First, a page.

I've started putting together a list of apps, focused on implementations of , documenting their status and what tech stack they're (being) built with: ethercalc.org/fediverse-stacks

This is a publicly editable doc, so would appreciate corrections/additions, and feedback especially from fediverse devs, but also from instance admins and users:

- What app/implementation/stack did you try?
- Pros/cons you encountered
- What stack & libraries would you choose if starting today?

PS. We've been talking with @bhaugen and others about the need for a generic agent-centric server, so that instead of signing up to a bunch of different servers, a user could have their indentity and data all in one place, and all the apps they use (clients, but if necessary server-side "plugins" as well) would interact with the activity/objects types that they support.

What do you think?

cc @cwebber @aaronpk @deadsuperhero @aral

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@mayel @aral @deadsuperhero @aaronpk @cwebber @bhaugen

wouldn't this cause bottlenecks in the network? Like: imagine your identity is stored on a server that goes down when you most need it. Could this be mitigated by some form of cross-server data propagation/mirroring, just like different torrent trackers can index the same torrent file?


@Antanicus @cwebber @aaronpk @deadsuperhero @aral @mayel

> imagine your identity is stored on a server that goes down when you most need it.

1. That's a problem in any radically decentralized architecture. SSB handles it by gossip replication and resyncing, that is tolerating offline situations.
2. Can also happen in a federated architecture like Mastadon where your identity is stored on one server with a bunch of others. That server can also do down.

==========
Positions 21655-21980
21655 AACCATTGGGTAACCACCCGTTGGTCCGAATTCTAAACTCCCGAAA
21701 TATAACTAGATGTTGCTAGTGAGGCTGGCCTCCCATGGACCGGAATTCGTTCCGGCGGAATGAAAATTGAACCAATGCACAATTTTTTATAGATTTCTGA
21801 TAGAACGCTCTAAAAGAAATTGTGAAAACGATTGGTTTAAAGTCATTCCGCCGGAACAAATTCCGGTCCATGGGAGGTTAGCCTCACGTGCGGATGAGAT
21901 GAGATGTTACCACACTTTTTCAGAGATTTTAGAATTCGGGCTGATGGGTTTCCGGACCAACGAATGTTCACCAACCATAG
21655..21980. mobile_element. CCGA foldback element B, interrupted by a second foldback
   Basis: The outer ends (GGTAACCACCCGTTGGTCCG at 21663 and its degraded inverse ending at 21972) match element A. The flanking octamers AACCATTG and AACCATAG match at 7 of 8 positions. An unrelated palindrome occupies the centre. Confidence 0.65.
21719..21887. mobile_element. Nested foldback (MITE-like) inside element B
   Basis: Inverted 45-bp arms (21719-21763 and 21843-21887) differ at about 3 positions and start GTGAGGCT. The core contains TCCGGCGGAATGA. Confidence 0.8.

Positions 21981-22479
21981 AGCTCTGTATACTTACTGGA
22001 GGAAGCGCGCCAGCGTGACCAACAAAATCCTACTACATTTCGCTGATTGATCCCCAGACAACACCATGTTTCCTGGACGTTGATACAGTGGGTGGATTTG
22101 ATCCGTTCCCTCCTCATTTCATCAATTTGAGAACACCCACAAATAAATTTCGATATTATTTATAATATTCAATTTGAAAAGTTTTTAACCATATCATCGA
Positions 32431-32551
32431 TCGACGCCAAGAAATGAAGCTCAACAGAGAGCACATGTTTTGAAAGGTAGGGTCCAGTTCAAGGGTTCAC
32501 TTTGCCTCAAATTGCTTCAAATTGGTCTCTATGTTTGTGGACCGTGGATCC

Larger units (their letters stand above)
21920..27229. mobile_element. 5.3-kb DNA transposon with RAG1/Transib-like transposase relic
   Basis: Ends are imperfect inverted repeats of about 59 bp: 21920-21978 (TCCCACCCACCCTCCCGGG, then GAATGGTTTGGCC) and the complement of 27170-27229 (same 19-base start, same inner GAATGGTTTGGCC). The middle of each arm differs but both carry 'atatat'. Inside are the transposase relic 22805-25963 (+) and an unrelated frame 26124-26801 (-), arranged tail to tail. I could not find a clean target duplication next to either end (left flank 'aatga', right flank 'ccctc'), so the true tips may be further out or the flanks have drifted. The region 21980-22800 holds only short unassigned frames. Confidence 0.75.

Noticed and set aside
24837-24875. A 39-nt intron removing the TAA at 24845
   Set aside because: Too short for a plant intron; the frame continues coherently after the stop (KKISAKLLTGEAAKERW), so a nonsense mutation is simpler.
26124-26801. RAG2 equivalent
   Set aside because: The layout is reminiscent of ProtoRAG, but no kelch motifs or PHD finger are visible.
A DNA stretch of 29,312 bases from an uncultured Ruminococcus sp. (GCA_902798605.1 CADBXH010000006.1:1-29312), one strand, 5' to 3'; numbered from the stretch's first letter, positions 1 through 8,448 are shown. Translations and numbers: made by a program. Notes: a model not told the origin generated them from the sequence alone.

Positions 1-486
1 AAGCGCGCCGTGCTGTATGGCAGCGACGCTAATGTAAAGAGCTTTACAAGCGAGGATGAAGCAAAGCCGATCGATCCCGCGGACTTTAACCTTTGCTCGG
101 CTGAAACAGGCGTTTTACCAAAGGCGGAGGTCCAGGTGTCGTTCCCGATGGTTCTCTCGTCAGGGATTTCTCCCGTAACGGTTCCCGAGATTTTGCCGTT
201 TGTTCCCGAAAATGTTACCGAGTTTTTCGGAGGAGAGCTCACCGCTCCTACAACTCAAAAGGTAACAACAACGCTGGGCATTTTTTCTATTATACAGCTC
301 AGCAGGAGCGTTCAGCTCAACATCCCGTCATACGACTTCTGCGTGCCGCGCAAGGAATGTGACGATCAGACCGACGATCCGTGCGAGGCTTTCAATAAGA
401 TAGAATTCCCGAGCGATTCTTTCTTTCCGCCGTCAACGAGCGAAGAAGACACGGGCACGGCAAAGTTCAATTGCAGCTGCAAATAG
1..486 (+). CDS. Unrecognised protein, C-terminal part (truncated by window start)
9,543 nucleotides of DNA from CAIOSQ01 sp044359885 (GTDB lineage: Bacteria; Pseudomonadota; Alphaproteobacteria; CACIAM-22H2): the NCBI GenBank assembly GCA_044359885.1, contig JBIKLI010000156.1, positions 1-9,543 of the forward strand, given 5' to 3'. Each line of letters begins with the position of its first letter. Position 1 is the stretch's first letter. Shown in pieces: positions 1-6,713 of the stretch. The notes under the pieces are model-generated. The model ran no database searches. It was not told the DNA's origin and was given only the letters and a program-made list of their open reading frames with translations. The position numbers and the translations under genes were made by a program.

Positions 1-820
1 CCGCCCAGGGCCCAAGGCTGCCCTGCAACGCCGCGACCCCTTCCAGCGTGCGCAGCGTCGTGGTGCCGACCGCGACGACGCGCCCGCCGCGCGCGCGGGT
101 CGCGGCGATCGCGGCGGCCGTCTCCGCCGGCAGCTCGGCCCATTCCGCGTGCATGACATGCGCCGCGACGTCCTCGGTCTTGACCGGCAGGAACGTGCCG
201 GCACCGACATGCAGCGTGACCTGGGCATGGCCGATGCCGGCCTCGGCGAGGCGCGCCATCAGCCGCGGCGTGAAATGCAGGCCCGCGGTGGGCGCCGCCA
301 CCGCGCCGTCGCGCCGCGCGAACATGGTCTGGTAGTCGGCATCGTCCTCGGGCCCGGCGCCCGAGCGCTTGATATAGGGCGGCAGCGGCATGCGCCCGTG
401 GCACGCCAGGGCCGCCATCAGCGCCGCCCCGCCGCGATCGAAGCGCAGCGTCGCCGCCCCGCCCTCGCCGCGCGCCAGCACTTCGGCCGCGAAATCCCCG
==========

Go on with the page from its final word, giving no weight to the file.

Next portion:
@bhaugen @mayel @aral @deadsuperhero @aaronpk @cwebber

> That server can also do down

- it sure can, but social.coop going down will not affect any other instance. But what happens if a hypothetical identity.social service holding the identities of thousands of users across the whole fediverse goes down? I'm not being negative, I'm just curious :)

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@Antanicus @cwebber @aaronpk @deadsuperhero @aral @mayel

Now (just talking and thinking stage) is the best time to be negative.

> a hypothetical identity.social service holding the identities of thousands of users

That's not what I am thinking about, anyway. I'm thinking about combos of people who host their own identity and community-oriented servers that might host identities for community members who do not want to host their own.

@mayel @aral @deadsuperhero @aaronpk @cwebber @Antanicus

So not that different from the fediverse that exists, and compatible with the fediverse that exists.

@Antanicus @cwebber @aaronpk @deadsuperhero @aral @mayel

When I looked at Pleroma instances, I saw a lot of single-person self-hosted sites.

@bhaugen @Antanicus @cwebber @aaronpk @deadsuperhero @aral @mayel I'm not interested in identity (singular), controlling it or otherwise. But I do want to build tech that protects personhood and however many identities we decide to have :)

@aral @mayel @deadsuperhero @aaronpk @cwebber @Antanicus

We're also good with multiple identites, but if we want to have one identity and use it in lots of AP contexts, we want to be able to do that. And we are definitely looking for a P2P architecture.

@Antanicus @cwebber @aaronpk @deadsuperhero @aral @mayel @bhaugen No different than social.coop going down. A generic AP server would host the Actors and their posts snd followings. Unless you had client-side caching like an email client, you will lose access to your data, and you certainly can't send/receive.

Then distributed copies(like IPFS or DAT do) of the database are the only way...

@bhaugen @mayel @aral @deadsuperhero @aaronpk @cwebber

@Antanicus @bhaugen Not necessarily. That would be a distributed system as opposed to a federated one. ActivityPub is not meant to be a database in itself, it's a traversable graph that can be converted to a local database.

You could have a DHT that resolves to a changing URL, but that doesn't really address availability of the content by itself. You'd need a replication strategy like primary/secondary, and then point to URLs so that they can be tried in-order. Out-of-scope with current AP spec

@bhaugen @Antanicus @cwebber @aaronpk @deadsuperhero @aral @mayel That's why you have an always-on node. I'm exploring the use of DAT for that. See ar.al for posts on Web+ and a step in that direction.

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